One of the safest choices drivers and passengers can make is to buckle up. Now, researchers want to make the standard seat belt even safer for seniors who account for tens of millions of drivers in the United States.
According to the National Highway Traffic Safety Administration, close to 600 older adults are injured each day in car crashes. Common life-threatening injuries include cracked ribs and broken pelvises. If the seat belt is positioned incorrectly around the neck or under the arm of an older driver, it can cause injuries and even fatalities.
Better Safety Solutions
Researchers at Ohio State University are collaborating with automakers to investigate other options to help reduce severe injuries in drivers 65 and older. Just one includes an inflatable seat belt. The project is also using simulations and smaller crash test dummies to help design better protection for older drivers.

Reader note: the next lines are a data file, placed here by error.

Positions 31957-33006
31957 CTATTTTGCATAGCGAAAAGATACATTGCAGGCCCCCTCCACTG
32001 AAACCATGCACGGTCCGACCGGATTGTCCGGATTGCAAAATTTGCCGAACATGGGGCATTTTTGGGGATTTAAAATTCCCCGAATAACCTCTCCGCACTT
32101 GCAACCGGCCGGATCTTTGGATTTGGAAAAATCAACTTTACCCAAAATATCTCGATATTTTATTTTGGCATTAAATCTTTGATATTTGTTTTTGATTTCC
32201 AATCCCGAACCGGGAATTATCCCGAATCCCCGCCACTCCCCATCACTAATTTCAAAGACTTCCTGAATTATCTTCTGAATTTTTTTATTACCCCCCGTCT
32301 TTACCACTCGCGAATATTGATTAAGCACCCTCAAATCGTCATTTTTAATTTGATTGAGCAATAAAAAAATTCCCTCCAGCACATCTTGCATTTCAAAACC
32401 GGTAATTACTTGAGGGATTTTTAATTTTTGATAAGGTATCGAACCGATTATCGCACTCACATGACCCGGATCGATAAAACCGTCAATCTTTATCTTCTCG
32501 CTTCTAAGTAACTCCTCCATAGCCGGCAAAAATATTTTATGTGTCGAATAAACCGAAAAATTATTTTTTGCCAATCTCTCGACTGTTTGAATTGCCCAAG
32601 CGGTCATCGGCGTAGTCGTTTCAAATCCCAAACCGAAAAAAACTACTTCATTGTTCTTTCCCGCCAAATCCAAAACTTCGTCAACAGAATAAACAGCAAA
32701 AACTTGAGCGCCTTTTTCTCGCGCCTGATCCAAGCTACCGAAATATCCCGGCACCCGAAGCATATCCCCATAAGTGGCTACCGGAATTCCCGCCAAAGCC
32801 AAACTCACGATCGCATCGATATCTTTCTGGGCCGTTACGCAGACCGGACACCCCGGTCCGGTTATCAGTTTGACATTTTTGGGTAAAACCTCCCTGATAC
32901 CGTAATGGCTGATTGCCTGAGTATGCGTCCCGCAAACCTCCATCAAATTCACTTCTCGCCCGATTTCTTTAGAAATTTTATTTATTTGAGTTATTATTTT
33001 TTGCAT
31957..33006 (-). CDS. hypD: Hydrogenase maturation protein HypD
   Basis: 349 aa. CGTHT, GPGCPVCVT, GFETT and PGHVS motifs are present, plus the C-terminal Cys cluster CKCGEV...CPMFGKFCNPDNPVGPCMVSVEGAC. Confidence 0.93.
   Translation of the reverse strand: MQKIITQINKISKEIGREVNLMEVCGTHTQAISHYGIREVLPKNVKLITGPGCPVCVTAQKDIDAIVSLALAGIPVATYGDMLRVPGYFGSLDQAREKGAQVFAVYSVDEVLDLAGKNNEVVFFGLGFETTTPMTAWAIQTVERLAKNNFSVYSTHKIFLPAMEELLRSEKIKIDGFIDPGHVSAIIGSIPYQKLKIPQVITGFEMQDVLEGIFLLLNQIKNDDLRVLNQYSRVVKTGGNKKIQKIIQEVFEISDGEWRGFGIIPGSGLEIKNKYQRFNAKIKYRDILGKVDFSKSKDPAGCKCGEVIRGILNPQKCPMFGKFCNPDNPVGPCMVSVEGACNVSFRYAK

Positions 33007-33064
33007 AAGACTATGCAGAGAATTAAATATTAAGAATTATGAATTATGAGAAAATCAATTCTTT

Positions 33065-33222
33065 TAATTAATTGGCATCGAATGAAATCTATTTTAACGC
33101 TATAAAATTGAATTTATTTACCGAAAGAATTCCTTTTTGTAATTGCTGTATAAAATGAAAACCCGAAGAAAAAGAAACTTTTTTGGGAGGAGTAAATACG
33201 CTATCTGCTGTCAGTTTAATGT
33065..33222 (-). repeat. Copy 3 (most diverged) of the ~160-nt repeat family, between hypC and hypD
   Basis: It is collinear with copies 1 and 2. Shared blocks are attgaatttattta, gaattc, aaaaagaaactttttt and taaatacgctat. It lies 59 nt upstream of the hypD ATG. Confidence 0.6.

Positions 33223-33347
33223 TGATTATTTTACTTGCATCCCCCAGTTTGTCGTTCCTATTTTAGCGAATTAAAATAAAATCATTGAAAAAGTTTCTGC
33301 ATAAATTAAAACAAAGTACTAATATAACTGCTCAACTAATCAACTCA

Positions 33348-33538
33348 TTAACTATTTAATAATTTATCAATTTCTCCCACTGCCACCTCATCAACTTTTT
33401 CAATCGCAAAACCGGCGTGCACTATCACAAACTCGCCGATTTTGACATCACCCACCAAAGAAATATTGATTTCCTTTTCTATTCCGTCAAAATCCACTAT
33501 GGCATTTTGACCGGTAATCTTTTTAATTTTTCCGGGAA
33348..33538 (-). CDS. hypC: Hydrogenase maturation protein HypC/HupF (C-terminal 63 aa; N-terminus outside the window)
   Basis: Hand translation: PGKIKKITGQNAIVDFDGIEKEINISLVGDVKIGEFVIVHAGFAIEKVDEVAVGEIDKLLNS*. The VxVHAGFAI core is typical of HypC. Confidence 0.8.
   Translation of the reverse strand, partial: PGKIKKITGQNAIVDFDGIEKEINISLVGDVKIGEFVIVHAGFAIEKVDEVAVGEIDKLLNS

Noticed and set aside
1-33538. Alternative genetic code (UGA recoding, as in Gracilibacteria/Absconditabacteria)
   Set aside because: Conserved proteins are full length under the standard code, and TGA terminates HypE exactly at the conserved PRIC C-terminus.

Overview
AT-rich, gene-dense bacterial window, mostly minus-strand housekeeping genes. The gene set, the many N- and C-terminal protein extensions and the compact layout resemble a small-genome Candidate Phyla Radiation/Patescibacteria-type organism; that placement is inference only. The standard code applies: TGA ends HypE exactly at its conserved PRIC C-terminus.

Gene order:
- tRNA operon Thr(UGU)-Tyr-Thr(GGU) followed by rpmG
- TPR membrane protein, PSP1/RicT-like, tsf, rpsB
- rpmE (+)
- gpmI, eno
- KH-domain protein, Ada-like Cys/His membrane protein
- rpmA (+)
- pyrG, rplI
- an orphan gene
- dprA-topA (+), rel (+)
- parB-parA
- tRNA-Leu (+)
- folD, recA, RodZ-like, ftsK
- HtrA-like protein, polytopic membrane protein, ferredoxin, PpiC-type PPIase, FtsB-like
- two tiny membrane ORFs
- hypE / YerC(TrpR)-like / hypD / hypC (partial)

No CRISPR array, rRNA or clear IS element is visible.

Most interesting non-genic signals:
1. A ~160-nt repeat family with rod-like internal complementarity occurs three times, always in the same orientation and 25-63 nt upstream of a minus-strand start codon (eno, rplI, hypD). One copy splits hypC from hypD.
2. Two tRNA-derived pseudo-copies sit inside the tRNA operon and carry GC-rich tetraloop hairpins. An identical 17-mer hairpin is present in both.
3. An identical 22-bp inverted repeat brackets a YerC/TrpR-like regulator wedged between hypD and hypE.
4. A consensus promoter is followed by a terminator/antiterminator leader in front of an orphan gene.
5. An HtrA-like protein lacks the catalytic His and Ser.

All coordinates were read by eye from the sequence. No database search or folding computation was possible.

Inflatable seat belts are in the back seats in some Ford, Lincoln and Mercedes-Benz models. Ford introduced inflatable seat belt technology in 2011 saying it would enhance safety for backseat passengers like young children.
In addition to inflatable seat belts, future technology may offer a personalized car key fob to activate a customized safety system within each vehicle. The key fob could adjust a seat belt based on a driver's individual physiology. To learn more, check out the source article on Reuters for more information.
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